A Christmas Cracker Book Cover A Christmas Cracker
Trisha Ashley
romance, cozy, humour
Harper Collins
2015

This Christmas is about to go off with a bang!

Things can’t possibly get worse for Tabby. Framed for a crime she didn’t commit, she suddenly finds herself without a job. Then to make matters worse, Tabby’s boyfriend dumps her and gives her cat away to a shelter.

But rescue comes in the form of kindly Mercy. A master of saving waifs and strays, Mercy wants Tabby to breathe new flair into her ailing cracker business. Together, they’ll save Marwood’s Magical Christmas Crackers.

But someone has other ideas. Mercy’s nephew Randal thinks Tabby’s a fraudster. Stubborn, difficult and very attractive, her future depends upon winning him round. But it’s that time of the year when miracles really can happen. Standing under the mistletoe, Tabby’s Christmas is set to be one that she will never forget . . .

This is in the cozy women's fiction romance genre - and well done indeed. It is not a suspense novel and there are no murders or supernatural happenings, but a lovely warm story of generosity.

The animals are fun but please please don't encourage people to feed the ducks bread. This is seriously bad for them. In fact a recent BBC blog said:

Experts warn that feeding ducks bread is not just bad for the bird's health - it can damage entire ecosystems, says Justin Parkinson.

Throwing crumbs of stale bread in a pond or river is a ritual of family days out dating back to at least the 19th Century. Ducks vie with geese, swans, moorhens, sometimes gulls, for their fill.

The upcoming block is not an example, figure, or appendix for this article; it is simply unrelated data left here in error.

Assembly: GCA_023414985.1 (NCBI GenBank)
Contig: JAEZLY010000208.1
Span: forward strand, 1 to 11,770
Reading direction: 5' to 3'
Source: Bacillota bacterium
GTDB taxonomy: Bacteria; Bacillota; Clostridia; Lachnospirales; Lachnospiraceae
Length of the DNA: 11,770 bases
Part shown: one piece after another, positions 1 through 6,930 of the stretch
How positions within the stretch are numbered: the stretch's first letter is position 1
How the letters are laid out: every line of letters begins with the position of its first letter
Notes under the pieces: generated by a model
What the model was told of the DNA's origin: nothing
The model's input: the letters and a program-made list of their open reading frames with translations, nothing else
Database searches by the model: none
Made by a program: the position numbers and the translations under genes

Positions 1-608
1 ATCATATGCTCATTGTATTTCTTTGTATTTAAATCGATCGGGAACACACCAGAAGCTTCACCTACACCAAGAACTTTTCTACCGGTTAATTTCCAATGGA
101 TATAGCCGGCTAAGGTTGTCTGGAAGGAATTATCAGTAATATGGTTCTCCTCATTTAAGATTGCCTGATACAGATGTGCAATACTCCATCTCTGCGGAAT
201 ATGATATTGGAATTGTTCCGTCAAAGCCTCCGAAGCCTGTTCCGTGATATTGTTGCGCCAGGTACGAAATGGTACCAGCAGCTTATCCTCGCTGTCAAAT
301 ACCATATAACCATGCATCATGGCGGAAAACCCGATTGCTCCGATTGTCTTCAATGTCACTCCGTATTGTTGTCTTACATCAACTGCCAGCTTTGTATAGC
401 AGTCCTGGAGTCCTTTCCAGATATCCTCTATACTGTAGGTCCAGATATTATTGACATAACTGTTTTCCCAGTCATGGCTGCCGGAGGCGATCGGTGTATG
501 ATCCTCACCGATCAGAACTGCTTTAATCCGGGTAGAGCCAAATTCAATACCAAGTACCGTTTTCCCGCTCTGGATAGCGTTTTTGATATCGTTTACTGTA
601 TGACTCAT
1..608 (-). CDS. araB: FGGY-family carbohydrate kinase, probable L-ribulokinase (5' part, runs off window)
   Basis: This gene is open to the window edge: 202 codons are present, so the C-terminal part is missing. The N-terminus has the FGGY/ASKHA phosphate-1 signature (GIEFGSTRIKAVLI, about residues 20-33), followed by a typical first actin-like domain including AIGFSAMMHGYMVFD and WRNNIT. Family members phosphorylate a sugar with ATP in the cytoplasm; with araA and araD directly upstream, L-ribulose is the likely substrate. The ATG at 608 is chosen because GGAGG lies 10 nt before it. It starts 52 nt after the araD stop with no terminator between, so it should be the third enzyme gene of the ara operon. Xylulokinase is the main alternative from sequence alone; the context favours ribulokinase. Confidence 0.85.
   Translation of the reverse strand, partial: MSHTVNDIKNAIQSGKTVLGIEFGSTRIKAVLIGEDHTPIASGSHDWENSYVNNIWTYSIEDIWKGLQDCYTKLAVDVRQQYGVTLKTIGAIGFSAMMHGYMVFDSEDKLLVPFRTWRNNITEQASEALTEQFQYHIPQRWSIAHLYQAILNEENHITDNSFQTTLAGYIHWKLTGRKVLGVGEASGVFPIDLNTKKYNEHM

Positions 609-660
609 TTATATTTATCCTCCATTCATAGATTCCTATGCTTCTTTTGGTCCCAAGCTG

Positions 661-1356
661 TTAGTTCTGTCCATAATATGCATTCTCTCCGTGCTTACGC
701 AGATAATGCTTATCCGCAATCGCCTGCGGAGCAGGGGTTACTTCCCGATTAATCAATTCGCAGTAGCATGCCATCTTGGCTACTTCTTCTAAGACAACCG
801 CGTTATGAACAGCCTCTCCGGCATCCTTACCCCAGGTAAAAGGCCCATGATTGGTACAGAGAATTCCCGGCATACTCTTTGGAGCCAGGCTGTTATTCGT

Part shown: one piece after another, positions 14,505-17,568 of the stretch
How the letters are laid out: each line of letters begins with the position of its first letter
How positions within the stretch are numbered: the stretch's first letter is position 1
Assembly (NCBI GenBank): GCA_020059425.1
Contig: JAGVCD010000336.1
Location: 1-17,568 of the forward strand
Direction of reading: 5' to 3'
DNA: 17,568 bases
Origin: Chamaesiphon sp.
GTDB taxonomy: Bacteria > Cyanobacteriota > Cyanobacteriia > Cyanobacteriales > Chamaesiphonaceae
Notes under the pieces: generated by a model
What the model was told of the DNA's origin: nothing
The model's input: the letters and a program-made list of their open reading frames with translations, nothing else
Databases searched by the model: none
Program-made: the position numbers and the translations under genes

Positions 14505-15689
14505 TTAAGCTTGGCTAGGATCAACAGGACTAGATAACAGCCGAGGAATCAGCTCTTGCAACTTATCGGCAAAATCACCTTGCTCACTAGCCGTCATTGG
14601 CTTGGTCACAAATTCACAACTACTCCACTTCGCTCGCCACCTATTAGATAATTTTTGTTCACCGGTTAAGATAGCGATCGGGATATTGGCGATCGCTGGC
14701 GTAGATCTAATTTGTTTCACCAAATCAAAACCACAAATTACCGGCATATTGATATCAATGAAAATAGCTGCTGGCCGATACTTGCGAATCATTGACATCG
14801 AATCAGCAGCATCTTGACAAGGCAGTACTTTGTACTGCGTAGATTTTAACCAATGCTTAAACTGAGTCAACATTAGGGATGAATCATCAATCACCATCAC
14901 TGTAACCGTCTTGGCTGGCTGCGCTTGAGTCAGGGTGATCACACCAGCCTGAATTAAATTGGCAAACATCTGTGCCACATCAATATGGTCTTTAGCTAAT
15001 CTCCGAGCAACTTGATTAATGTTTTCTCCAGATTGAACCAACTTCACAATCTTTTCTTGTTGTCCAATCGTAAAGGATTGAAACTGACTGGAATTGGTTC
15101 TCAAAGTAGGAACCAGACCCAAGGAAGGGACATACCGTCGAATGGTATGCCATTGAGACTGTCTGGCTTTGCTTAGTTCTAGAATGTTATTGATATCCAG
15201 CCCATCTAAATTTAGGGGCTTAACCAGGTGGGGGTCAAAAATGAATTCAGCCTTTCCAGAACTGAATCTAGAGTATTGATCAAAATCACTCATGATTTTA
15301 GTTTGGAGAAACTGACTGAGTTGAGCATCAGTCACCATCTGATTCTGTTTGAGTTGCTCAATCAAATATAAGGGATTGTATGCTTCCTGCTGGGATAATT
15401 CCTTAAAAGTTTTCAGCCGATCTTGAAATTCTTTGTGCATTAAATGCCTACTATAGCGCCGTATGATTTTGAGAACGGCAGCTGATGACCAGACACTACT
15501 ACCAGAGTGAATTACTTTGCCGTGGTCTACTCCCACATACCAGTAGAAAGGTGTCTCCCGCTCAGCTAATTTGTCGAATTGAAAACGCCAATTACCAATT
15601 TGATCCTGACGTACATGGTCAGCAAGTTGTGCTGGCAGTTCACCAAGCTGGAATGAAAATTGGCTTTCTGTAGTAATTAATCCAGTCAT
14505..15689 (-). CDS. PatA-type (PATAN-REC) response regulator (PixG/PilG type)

It's long been recognised that a bread-rich diet - particularly processed white bread - can cause wildfowl to become ill and, in some cases, deformed. Now conservationists are warning that undigested bread sinking and rotting can create wider havoc.

The Canal and River Trust says that it can encourage bacteria and algae which can poison other species as well as attracting vermin.

Rotting bread exacerbates naturally occurring surface algae - which can give off toxins damaging to fish populations and create a stench for humans - by releasing more nitrates and phosphates. It also denies sunlight to underwater plants. And the bread eaten by birds creates more faeces, which has the same effect.

The nutrients can also encourage filamentous algae, which grow upwards from the bottom in chains or threads. The algae can slow down river flows, further deadening the environment.

Now you might think that I am being rather picky here focusing in on just this one aspect but it annoys and upsets me to see people doing something that is going to harm animals when they think they are doing something good. Not good for the poor childrens' psyche at all.

I found that I wanted to keep reading the story as there several twists and turns, but no murders, no supernatural happenings, just a heart warming story,

I was pleased too that the Quaker attitudes to criminality and to their workers was highlighted as this is forgotten all too often now Cadbury's, Fry's and Rowntree's and the banks Barclays and Lloyds are no longer run by them. Perhaps we should look back at some of these principles and see just how far from them some of our current business leaders have gone - see Phillip Green for instance.

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